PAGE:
Many people have the false notion that fire sprinklers are triggered by smoke because they are carried upward when there is a fire. But the truth is that they are triggered by heat. If they were triggered by smoke, simply burning your toast could be enough to trigger the system to drench your home with water.
Fire sprinklers systems are effective in putting out fires and are somewhat immune to false alarms because they are only triggered when there is intense heat. When a flame ignites, the air above it heats up pretty quickly. This hot air gradually rises and spread along the top of the room or the ceiling. If the air that reaches the sprinkler head is hot enough, water will start squirting out of the head to extinguish the flame below.
Most sprinkler heads feature a special glass bulb filled with glycerine. This liquid rapidly expands when it comes in contact with airhead above 165 degrees. When the liquid expands, it shatters the glass that confines it and activates the sprinkler.
Dousing the flames
Normally, sprinkler heads are attached to a pipe that connects to a water source outside the structure. When the sprinkler head is activated by intense heat, the valves open, allowing pressurized water from the pipe to the flow out of the system.
It is critical for water in a fire sprinkler system to be pressurized. This enables the system to put out flame quickly and prevent it from re-igniting.
There is a sharp contrast between the sprinkler system in movies and the one in real life. Sprinkler systems in movies are often tied together. So, when there is a heat source, they all activate. While that may look cool and effective, it is misleading. You see, if all the sprinklers in a building are activated when there is a fire, there is likely going to be large scale water damage.
In real life, sprinkler heads function individually. At times, fires can be totally extinguished after two or three sprinklers are activated. This limits water damage to a few areas.
Since the fire sprinkler systems can put out the flame with 5 times less water than a fire hose, their quick action is going to cause less damage to your precious properties than a visit from your local fire department.
Fire sprinkler systems are effective in putting out flames without causing serious property damage. That said, you need to keep it in mind that all of them may not be able to protect your property. To effectively narrow down the type that will suit the needs of your structure, you have to learn a thing or two about the various types of sprinklers on the market.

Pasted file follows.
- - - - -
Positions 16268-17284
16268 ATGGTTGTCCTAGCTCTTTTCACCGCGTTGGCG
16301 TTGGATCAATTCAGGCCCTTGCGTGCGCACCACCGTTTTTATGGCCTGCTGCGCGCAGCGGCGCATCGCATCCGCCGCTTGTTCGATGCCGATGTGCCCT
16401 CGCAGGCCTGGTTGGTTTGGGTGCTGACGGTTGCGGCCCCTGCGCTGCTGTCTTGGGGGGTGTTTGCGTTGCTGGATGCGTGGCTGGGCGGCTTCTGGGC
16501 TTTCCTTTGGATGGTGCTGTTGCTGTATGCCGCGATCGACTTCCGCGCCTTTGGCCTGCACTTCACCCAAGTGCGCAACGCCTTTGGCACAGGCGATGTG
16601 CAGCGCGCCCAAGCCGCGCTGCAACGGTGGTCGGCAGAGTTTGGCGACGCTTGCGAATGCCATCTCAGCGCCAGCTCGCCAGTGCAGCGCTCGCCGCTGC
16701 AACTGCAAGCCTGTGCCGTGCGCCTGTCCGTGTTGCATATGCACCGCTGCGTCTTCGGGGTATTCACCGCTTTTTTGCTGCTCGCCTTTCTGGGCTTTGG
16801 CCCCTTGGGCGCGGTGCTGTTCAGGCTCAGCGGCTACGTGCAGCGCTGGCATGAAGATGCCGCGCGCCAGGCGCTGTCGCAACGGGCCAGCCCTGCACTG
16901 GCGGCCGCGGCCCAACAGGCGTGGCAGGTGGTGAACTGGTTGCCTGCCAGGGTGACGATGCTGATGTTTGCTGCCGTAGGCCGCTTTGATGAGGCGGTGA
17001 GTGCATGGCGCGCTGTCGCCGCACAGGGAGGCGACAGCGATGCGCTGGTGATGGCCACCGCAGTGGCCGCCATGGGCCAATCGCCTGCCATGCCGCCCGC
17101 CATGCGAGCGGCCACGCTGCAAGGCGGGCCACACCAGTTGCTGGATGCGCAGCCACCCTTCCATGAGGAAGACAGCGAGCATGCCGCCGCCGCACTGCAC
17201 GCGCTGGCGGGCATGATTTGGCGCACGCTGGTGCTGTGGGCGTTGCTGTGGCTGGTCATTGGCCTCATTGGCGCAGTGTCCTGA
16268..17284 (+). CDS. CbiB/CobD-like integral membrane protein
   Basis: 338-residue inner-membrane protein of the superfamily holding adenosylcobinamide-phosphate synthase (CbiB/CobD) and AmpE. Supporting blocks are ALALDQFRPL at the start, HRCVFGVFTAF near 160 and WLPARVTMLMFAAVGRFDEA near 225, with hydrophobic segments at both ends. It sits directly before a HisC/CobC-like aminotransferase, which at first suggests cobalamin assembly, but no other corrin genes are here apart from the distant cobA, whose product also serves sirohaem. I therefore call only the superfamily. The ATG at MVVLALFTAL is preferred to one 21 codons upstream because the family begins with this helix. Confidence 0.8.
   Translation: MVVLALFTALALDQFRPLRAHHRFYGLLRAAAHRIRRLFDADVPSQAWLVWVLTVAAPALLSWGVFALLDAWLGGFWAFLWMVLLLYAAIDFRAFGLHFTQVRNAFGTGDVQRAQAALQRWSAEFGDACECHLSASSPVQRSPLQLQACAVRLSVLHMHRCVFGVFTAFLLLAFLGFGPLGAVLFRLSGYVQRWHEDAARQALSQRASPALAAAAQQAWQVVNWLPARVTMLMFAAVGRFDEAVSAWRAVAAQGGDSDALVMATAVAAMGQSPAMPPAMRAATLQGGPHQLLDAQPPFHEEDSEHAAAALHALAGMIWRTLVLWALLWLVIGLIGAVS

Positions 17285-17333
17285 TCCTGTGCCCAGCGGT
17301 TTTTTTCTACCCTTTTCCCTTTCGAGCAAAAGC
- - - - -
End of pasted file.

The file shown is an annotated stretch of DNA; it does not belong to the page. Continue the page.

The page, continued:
Types of sprinklers
Installing a fire sprinkler system in a building is likely the best way to protect it from a fire. There are various types of fire sprinkler systems available. Below are descriptions of some of them so that you can make an informed decision and narrow down the one that will suit your structure.
Wet pipe systems
Wet pipe sprinkler systems are installed in more homes and structures than others. And this is because they are reliable and are very simple to install. Unlike other systems that are super complicated, wet pipe systems only have two components- the automatic alarm check valve and the automatic sprinklers. So if you are looking for a reliable sprinkler system that will serve you for a long time, then the wet pipe system will be perfect for you.
Wet pipe antifreeze
The difference between this system and the wet pipe system is the use of antifreeze chemical. You see, wet antifreeze systems are designed to be used in areas where pipes cannot be kept above 35 to 40 degree Fahrenheit.
Yes, wet pipe systems are effective especially in cold regions, but their use has been banned by the regulatory authority in the US. The reason why it was banned is that the system was responsible for several fires when it ran too high. In 2022, older antifreeze systems will be put to a halt in the United States. This regulatory action is definitely going to drastically reduce options for cold weather sprinklers and increase cost.
Dry pipe system
Dry pipe systems are the second most popular sprinkler system type. They are designed to be installed in areas where ambient temperature could freeze water in a wet pipe, rendering the system useless. Dry pipe systems are often used in unheated structures and buildings like parking lots, refrigerated coolers, and in regions where wet piping cannot be installed.
Water isn’t present in the piping until the system is triggered when there is a fire. When not in use, the piping is filled with air at a pressure less than the water supply pressure. To reduce the odds of the water supply pressure from forcing itself prematurely into the piping, the system is designed with a special dry pipe and valve. The valve exerts an immense force on the top of the check valve, which helps to prevent the system from malfunctioning.